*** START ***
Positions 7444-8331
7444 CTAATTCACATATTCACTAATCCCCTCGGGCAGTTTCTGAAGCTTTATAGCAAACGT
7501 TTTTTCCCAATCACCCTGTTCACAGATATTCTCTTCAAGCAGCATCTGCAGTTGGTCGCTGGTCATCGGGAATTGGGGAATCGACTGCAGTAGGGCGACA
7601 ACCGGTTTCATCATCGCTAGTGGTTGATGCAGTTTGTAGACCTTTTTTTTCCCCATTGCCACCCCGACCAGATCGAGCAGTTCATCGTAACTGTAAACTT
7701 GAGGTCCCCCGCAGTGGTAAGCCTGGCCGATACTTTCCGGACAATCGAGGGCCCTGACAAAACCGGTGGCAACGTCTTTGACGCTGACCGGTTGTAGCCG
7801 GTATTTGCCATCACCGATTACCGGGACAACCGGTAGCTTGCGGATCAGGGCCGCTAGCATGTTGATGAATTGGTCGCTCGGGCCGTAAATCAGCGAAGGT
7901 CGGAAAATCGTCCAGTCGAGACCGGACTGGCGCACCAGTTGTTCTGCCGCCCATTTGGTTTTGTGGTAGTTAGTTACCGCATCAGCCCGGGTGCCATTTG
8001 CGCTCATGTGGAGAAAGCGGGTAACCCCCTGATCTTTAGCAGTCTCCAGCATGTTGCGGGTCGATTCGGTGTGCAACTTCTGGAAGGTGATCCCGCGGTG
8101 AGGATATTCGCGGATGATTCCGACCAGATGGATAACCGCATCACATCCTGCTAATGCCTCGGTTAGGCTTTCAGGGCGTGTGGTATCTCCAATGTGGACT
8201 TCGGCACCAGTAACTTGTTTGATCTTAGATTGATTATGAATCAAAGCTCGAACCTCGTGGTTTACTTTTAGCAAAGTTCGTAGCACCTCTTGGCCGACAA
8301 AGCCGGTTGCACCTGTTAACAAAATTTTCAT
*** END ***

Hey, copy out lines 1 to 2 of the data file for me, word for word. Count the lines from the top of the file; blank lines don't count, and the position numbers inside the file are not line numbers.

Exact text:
Positions 7444-8331
7444 CTAATTCACATATTCACTAATCCCCTCGGGCAGTTTCTGAAGCTTTATAGCAAACGT